September 16, 2008
Baucus Examines Framework Americans Use to Decide on, Purchase, and Receive Health Care
Finance panel focuses on coordinating patient care to reduce costs, reform health care system
Washington, DC – Senate Finance Committee Chairman Max Baucus (D-Mont.) today asked experts in the health care community how to reform the framework through which Americans decide on, purchase, and receive health care. Changes to Medicare – one of America’s largest systems for delivering care to patients – are likely to drive reform throughout America’s health care system. Baucus examined reforms that would reduce unnecessary treatments and lower costs within the health care system. A reformed system, Baucus said, must be structured in a way that encourages physicians to work together when providing care. Today’s hearing, entitled “Aligning Incentives: The Case for Delivery System Reform,” was the seventh in Baucus’s year long examination of health reform issues designed to prepare the panel for congressional action in2009.
“Patients receive duplicative tests, they receive inadvisable prescriptions, they undergo surgeries costing thousands of dollars, only to be ignored after they leave the hospital. And as a result, Americans waste more than 30 cents of every health care dollar on unnecessary and poor-quality care,” Baucus said. “That waste is simply unacceptable…we need to refocus our system, and our dollars, on coordinating patient care.”
Baucus explored reforming the way Medicare and other providers pay for care. The current system reimburses doctors for each service they provide and encourages excessive treatments.Baucus asked witnesses about the idea of shifting to a system in which payments to all of a patient’s caregivers during an episode of treatment are “bundled” together, therefore requiring them to coordinate their care. He further explored the idea of centralizing care by exploring system reforms that would create a “medical home” for patients. A medical home – like a primary care doctor – would be the central point for coordinating care and reducing wasteful treatments. Coordinating care, the witnesses agreed, would reduce America’s skyrocketing costs and help reform the health care system. Baucus also focused on solutions for reducing the number of patients who are re-admitted after a hospitalization, another problem that significantly increases costs in the health care system. He asked witnesses about changing payments for a patient’s health care providers to encourage care that will prevent another hospitalization. Dr. Glenn Steele the President and CEO of the Geisinger Health System, which has pioneered quality improvement programs, and has participated in a Medicare pilot program to improve quality, agreed that changing these reimbursement rates would reduce costs and result in superior care.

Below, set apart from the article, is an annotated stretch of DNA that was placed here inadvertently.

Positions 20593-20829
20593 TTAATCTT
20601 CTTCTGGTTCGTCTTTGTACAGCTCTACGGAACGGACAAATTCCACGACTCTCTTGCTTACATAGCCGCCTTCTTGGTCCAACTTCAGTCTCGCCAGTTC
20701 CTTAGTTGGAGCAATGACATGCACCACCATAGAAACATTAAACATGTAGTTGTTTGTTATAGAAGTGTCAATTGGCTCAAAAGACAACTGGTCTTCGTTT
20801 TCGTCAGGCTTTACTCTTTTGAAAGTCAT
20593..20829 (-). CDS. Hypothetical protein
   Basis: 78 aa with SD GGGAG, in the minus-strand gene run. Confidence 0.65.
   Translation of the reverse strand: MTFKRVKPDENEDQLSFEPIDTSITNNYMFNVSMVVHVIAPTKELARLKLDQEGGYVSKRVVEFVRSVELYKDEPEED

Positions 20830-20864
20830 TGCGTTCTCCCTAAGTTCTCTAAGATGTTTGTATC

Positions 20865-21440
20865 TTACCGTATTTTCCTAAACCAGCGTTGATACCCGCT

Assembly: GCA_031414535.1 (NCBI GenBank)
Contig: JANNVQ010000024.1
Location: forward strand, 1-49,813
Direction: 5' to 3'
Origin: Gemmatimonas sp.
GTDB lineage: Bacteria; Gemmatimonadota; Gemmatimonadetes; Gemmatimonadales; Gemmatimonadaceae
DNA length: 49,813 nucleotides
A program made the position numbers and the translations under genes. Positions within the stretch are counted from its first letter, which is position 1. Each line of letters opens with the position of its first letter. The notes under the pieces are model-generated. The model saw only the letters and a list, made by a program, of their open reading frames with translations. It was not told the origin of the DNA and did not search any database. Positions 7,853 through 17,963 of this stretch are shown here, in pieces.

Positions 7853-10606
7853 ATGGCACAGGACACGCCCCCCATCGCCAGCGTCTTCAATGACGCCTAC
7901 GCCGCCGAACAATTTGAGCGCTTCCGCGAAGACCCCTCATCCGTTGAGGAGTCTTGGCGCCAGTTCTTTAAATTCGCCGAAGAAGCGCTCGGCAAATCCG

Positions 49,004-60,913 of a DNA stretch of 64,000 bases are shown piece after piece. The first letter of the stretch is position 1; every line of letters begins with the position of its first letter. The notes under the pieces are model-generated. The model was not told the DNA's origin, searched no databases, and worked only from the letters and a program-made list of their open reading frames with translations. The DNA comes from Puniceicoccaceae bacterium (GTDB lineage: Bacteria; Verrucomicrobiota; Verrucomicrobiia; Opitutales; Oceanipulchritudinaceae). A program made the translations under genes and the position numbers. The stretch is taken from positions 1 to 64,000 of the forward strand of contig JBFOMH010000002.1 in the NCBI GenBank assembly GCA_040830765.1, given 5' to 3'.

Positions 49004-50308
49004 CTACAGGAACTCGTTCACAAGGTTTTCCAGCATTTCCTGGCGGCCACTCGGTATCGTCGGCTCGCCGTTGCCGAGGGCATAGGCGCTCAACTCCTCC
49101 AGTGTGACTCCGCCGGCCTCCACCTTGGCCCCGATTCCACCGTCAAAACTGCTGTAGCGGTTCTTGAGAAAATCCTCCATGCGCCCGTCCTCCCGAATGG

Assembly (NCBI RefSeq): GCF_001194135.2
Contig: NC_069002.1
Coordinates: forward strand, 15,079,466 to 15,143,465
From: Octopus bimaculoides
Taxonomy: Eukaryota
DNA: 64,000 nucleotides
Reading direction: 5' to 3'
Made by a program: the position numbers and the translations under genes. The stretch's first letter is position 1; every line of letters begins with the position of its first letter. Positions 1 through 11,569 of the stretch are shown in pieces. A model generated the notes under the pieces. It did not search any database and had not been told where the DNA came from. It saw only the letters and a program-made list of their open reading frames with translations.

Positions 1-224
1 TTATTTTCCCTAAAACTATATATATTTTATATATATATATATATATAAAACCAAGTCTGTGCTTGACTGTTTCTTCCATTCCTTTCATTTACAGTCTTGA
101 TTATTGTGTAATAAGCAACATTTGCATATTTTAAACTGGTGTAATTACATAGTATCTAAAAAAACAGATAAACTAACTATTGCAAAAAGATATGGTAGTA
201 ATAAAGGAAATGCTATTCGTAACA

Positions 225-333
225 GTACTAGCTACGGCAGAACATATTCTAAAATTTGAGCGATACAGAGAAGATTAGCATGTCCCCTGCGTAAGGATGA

“What we need to do is reward good clinical practice and not reward bad practice. Paying for readmitting a patient for an infection that should have been prevented is unacceptable. National policies that address these reimbursement issues - particularly for Medicare patients - should be changed. Programs like Medical Home need to be recognized for their value and reimbursed appropriately,” Dr. Steele testified. “Those changes will result increating a practice environment for physicians that is rewarding, will increase interest in our young caregivers entering the field of primary care – where prevention of disease is centered – and move toward making the cost of healthcare more affordable for our nation.”
Throughout 2008, Baucus has held numerous hearings, roundtables, and events, including a day-long,bipartisan summit he hosted in June with Finance Ranking Member Chuck Grassley (R-Iowa).
Baucus has said the panel will have one more hearing next week and will plan additional hearings if time permits.
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